Carbon and sulfur have the same electronegativity, much less than that of oxygen. So, in both compounds the bonds will be equally polar. However, they have very different physical properties, CO2 boils at -78oC, and SO2 boils at +22.8oC, a 100o difference. This must depend on more than just the presence of the two polar bond in each molecule. What makes the difference is the molecular shape.

 

CO2 will be a linear molecule, because there are only two electron pairs on the central carbon atom. It will have the shape shown below.

 

As indicated by the arrows, there are two very polar bonds in this molecule. However, because of the molecular shape of CO2, they are pointing in opposite directions, and will cancel out. CO2 is a non-polar compound, due to its molecular shape.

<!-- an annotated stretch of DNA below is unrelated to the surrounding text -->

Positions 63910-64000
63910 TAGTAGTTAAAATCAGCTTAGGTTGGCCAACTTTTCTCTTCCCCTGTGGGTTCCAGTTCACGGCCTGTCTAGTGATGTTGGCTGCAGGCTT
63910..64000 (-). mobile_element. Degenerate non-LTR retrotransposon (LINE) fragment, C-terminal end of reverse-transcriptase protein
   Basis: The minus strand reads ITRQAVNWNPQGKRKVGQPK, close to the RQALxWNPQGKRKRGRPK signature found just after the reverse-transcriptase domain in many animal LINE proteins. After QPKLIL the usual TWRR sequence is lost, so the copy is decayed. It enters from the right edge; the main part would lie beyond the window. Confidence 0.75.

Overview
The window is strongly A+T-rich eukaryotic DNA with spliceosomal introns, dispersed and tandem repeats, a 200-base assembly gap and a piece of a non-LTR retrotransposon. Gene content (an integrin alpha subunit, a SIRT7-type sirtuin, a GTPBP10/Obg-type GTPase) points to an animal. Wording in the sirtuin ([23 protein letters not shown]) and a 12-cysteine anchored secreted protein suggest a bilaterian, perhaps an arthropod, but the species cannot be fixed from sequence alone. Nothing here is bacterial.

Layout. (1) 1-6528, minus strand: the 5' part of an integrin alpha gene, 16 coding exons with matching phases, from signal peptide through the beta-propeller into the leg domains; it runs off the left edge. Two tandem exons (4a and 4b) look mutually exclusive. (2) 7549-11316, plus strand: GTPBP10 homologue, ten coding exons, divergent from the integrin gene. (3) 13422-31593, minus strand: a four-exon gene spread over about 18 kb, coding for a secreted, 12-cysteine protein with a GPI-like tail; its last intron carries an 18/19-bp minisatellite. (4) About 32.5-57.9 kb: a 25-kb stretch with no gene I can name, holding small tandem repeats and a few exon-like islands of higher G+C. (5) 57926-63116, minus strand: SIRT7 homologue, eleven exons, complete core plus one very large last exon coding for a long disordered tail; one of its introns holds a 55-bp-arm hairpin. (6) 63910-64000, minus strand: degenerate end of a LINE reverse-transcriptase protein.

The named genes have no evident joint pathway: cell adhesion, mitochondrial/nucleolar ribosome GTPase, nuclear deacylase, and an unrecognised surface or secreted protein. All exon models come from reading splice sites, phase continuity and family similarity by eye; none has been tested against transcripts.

Shown below is the shape of an SO2 molecule. Its molecular geometry will be trigonal because of the three valence electron pairs on sulfur, two bonding pairs and a lone pair. This will give it a bent molecular shape. In this molecule, the dipoles are not pointing in opposite directions, and will not cancel out. They will, in fact add, and give a net dipole moment. SO2 is a polar compound, which explains (as we will soon see) its elevated boiling point.

 

 

(Quiz For a similar example, draw the Lewis structures of BF3 (-99) and NH3 (-33)

 

Another indication of the importance of molecular shape can be seen by comparing the physical properties of CHCl3 and CCl4. CHCl3 dissolves in water, and CCl4 does not. Why?

 

They will both have tetrahedral geometries, with 4 valence pairs of electrons on each C. The C-Cl bonds will all be polar. Their shapes are shown below.